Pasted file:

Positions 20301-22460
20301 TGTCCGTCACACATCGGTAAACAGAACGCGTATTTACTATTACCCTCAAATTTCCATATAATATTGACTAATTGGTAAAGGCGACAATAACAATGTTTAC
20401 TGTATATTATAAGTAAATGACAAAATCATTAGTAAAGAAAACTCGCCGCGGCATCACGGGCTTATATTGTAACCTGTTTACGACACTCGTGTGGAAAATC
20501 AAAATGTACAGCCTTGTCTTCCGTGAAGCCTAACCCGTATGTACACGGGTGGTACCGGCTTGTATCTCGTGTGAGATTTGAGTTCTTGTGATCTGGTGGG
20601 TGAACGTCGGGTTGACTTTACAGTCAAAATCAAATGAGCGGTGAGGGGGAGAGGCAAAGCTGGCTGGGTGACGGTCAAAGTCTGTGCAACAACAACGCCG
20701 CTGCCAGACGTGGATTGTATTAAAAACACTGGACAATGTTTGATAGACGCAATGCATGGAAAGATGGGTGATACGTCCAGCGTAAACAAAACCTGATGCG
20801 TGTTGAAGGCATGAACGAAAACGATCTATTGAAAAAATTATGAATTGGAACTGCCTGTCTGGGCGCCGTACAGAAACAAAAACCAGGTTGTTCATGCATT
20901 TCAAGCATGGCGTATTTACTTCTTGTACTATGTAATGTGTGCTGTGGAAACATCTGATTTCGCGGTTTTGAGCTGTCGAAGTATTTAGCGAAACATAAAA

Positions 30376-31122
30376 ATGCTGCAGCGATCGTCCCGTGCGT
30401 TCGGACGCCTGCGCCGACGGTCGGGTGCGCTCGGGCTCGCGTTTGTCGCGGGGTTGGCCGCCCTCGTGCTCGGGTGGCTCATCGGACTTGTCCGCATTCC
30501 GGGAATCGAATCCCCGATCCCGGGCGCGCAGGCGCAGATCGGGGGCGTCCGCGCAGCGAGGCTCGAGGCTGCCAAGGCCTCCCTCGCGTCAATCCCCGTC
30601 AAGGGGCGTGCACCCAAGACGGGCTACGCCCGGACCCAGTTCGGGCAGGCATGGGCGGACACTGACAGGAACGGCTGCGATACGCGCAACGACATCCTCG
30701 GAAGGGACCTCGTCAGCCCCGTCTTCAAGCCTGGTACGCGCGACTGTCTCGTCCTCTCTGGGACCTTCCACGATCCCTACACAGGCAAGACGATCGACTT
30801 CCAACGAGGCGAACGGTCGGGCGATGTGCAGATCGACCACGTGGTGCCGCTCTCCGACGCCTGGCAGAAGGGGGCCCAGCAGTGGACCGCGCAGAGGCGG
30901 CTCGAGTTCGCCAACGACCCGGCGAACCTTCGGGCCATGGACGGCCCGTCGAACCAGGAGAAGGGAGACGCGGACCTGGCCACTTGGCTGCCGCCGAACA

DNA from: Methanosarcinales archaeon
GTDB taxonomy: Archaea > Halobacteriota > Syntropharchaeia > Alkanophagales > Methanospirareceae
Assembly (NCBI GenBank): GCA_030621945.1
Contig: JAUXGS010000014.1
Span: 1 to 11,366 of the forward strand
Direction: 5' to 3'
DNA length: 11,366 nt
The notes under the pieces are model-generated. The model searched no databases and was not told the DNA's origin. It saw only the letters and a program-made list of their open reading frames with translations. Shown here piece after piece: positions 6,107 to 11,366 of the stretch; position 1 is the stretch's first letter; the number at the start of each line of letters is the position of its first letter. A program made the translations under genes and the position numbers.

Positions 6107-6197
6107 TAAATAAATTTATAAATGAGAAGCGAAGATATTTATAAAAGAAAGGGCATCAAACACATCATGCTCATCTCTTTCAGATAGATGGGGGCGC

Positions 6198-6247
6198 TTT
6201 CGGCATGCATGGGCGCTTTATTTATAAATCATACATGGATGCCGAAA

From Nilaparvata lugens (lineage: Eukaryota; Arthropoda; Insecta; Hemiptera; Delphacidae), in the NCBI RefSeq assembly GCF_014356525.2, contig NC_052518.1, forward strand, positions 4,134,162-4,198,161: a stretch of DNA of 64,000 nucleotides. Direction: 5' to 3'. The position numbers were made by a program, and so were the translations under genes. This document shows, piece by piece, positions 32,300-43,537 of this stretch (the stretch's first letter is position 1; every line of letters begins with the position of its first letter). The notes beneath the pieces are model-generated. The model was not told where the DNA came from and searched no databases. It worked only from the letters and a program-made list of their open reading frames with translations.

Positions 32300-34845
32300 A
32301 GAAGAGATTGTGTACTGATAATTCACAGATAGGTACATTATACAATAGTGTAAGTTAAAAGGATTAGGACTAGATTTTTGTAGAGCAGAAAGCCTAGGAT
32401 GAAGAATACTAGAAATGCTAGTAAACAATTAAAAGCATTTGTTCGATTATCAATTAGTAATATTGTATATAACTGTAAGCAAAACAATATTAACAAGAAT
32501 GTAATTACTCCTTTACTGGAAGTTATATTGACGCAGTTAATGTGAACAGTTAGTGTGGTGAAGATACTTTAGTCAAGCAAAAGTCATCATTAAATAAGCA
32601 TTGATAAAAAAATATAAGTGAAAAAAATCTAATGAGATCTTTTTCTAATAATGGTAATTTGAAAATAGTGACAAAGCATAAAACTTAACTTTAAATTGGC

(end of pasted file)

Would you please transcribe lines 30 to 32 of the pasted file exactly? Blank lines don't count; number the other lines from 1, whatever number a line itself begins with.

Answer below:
From Nilaparvata lugens (lineage: Eukaryota; Arthropoda; Insecta; Hemiptera; Delphacidae), in the NCBI RefSeq assembly GCF_014356525.2, contig NC_052518.1, forward strand, positions 4,134,162-4,198,161: a stretch of DNA of 64,000 nucleotides. Direction: 5' to 3'. The position numbers were made by a program, and so were the translations under genes. This document shows, piece by piece, positions 32,300-43,537 of this stretch (the stretch's first letter is position 1; every line of letters begins with the position of its first letter). The notes beneath the pieces are model-generated. The model was not told where the DNA came from and searched no databases. It worked only from the letters and a program-made list of their open reading frames with translations.

Positions 32300-34845
32300 A